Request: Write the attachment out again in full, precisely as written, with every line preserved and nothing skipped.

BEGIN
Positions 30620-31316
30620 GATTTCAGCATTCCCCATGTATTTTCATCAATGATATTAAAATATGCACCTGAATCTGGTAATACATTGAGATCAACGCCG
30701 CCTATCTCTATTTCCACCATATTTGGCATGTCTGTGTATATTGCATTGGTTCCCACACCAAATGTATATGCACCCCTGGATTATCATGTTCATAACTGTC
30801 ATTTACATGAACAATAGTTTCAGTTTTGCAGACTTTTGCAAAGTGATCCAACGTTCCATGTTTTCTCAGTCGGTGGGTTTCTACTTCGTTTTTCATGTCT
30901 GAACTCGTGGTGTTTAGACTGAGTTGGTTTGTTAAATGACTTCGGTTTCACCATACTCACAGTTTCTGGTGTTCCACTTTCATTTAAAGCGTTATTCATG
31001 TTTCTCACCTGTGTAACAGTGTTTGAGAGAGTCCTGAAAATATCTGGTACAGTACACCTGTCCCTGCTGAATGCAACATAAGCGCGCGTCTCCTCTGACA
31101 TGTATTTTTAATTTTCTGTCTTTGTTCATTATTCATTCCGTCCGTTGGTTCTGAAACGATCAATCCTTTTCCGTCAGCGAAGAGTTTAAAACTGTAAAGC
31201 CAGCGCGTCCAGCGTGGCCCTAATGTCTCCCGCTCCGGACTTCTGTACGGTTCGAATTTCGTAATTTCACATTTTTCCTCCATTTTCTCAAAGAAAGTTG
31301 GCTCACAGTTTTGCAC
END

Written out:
Positions 30620-31316
30620 GATTTCAGCATTCCCCATGTATTTTCATCAATGATATTAAAATATGCACCTGAATCTGGTAATACATTGAGATCAACGCCG
30701 CCTATCTCTATTTCCACCATATTTGGCATGTCTGTGTATATTGCATTGGTTCCCACACCAAATGTATATGCACCCCTGGATTATCATGTTCATAACTGTC
30801 ATTTACATGAACAATAGTTTCAGTTTTGCAGACTTTTGCAAAGTGATCCAACGTTCCATGTTTTCTCAGTCGGTGGGTTTCTACTTCGTTTTTCATGTCT
30901 GAACTCGTGGTGTTTAGACTGAGTTGGTTTGTTAAATGACTTCGGTTTCACCATACTCACAGTTTCTGGTGTTCCACTTTCATTTAAAGCGTTATTCATG
31001 TTTCTCACCTGTGTAACAGTGTTTGAGAGAGTCCTGAAAATATCTGGTACAGTACACCTGTCCCTGCTGAATGCAACATAAGCGCGCGTCTCCTCTGACA
31101 TGTATTTTTAATTTTCTGTCTTTGTTCATTATTCATTCCGTCCGTTGGTTCTGAAACGATCAATCCTTTTCCGTCAGCGAAGAGTTTAAAACTGTAAAGC
31201 CAGCGCGTCCAGCGTGGCCCTAATGTCTCCCGCTCCGGACTTCTGTACGGTTCGAATTTCGTAATTTCACATTTTTCCTCCATTTTCTCAAAGAAAGTTG
31301 GCTCACAGTTTTGCAC